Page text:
Friday morning, I got up early again, so that I could make the 7:30am bus to the Hamvention. We arrived about 8:00 am, just as the gates were opening. The first thing that I did was to head to the FAR Circuits tent, which is–as the name implies–at the far end of the flea market. There, I made my first purchases, a board to make a regenerative receiver and one to make an audio breakout box.

The rest of the day was a combination of wandering the aisles of the flea market, fighting the crowds inside the arena, attending the odd seminar, and meeting people that I know. One of the guys I ran into was Dennis, KT8K. He asked me what I thought was this year’s flea market “theme.” Every year, he says, there is always an abundance of one type of equipment or model of radio.

He’s right, too. One year, for example, I saw a dozen or more Icom IC-735s. This year, I saw none. Oddly enough, this year I saw a lot of Swan transceivers and DX-60 transmitters. There were also lots of more modern transceivers for sale, too. I even saw a K3 for sale, although by the time I got to it, it had been sold.

Another fellow that I ran into was Ed, N4EDT. I probably wouldn’t have stopped to speak to him, but he was wearing a shirt with the Rotarians on Amateur Radio (ROAR) logo on it. I introduced myself to him, and we had an interesting discussion about what kind of service project that ROAR might want to start. Since he is the Assistant Director for Education for the ARRL’s Southeastern Division, he was advocating a local project. I, on the other hand, still favor an international project that would promote amateur radio in a developing country. We also talked about possibly having a ROAR booth at Dayton next year.

By the time, 4:30 pm rolled around, I was pretty hot and tired. Temperatures topped 80 degrees, and on the blacktop surface of the flea market, temperatures were undoubtedly higher. I was happy to get on the bus and head back to the hotel.

Saturday, was pretty much the same story, except it was even hotter. The temperature almost hit 90 degrees. I didn’t bring any sunscreen, either, so I got a little rosy.

I ran into some people that I knew that had just come down for the day, or perhaps that I’d missed the day before. One guy I ran into at the Ohio Repeater Council booth, pulled out his new Elecraft KX-3 and gave me a quick demo. It’s actually quite a cool, little radio. I’m still saving up for a K-3, though.

One forum that I attended on Saturday was the Drake forum. The room was packed with people still keeping alive their old Drake equipment. The reason that I attended was I have a friend who recently was given some Drake C-Line equipment. He wants to find a good home for them. After attending this forum, I’m now thinking about buying it from him and using them in my station. I know that if I ever have any trouble, I’ll have plenty of guys out there who can help me.

After the Drake forum, I went to the food court for a slice of pizza and a glass of beer. Seating is catch as catch can, so I shared a table with several other hams. This is great because you get to meet all kinds of different people.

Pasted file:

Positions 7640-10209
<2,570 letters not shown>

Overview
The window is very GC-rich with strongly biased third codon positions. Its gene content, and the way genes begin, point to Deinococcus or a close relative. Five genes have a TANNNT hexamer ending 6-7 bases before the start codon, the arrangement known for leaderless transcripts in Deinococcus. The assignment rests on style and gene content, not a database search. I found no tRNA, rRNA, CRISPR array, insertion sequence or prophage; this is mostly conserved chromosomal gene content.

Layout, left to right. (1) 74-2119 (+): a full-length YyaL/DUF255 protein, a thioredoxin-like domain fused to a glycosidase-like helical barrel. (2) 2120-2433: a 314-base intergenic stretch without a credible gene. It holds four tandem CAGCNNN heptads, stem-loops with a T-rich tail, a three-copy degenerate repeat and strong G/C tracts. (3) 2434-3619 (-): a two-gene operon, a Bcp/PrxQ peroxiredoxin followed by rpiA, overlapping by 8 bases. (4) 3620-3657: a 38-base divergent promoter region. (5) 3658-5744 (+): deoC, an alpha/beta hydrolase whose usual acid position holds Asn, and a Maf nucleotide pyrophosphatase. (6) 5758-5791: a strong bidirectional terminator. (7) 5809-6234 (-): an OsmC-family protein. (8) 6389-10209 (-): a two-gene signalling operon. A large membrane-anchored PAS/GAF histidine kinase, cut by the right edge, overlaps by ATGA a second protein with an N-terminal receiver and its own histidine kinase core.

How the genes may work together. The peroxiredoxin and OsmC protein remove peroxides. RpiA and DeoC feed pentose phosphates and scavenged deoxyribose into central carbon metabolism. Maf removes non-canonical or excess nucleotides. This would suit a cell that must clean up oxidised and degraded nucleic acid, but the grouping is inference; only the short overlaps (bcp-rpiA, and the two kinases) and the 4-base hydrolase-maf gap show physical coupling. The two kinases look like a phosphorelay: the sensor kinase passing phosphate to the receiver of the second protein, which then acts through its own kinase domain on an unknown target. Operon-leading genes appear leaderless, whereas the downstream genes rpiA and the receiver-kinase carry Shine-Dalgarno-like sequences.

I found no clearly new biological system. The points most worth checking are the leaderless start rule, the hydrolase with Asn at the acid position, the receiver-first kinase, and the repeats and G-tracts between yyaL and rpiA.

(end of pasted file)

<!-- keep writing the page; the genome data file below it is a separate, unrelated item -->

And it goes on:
This year, an older gentleman sat down next to me with his beer. We got to chatting, and as it turned out, this was his 55th straight year attending the Dayton Hamvention! He started going before it was even held at Hara Arena, and even after they moved to Hara, they didn’t use the entire facility as they do now. I’m really glad that I got to speak with him.

So, what did you buy?
I didn’t really go down to Dayton with much of a shopping list. My short list included more PowerPole connectors, the circuits boards I mentioned earlier, and I was going to buy a mic boom for WA2HOM. I got the connectors and circuit boards, but decided against the boom.

I did pick up a bunch of other little stuff including some strain reliefs, more clamp-on ferrite cores, a paddle pad from Vibroplex ($1) to keep the paddle down at the museum from sliding around, and some tube sockets! One of the vendors there had a box of tube sockets that they were selling for a quarter apiece or five for a dollar. I picked out five and paid the lady, and as I was walking away, I decided that they were such a good deal that I went back and bought five more.

My biggest purchase was NT7S’s OpenBeacon QRSS transmitter. It cost me $40. It looks like a very nice kit, and I’m hoping to be on 30m QRSS shortly with it. The nice thing about this transmitter is that it has a microcontroller that lets it transmit DFCW and Hellschreiber, in addition to CW. It should be fun to both build and operate.

I almost bought a K3. I stopped by the Elecraft booth and picked up an order sheet, but decided against it. If they had been offering more than a $50 show discount (<2%), I might have gone for it, but that just wasn’t enough incentive.

Too rich for my blood
In other news, both Kenwood and FlexRadio both introduced new radios at Dayton. Perhaps the most buzz was around the Kenwood TS-990. Of course, they didn’t really have a working model. There’s not even any information on the Kenwood USA website.

What they did have was a mockup under a Plexiglass cover. In addition to being incredibly expensive, the radio is huge! I heard someone joke that to produce this radio, Kenwood is going to have to corner the market on buttons and knobs. If you’ve seen the photo in QST (which was allegedly produced with Photoshop), you’ll know what I mean.

The other radio with a bit of buzz is the new FlexRadio FLEX-6000. For the past couple of weeks, the FlexRadio website was proclaiming that this radio was going to be a game changer. Perhaps it is, but at $6,000+, this radio is out of my league, and too expensive for the majority of radio amateurs. That being the case, I really don’t know what all the buzz is about.

I’m sure that the TS-990 and the FLEX-6000 are both great radios, but I think that the law of diminishing returns applies here. At some point, are you really getting $6,000 or $12,000 of fun out of the radio? I don’t think that I would.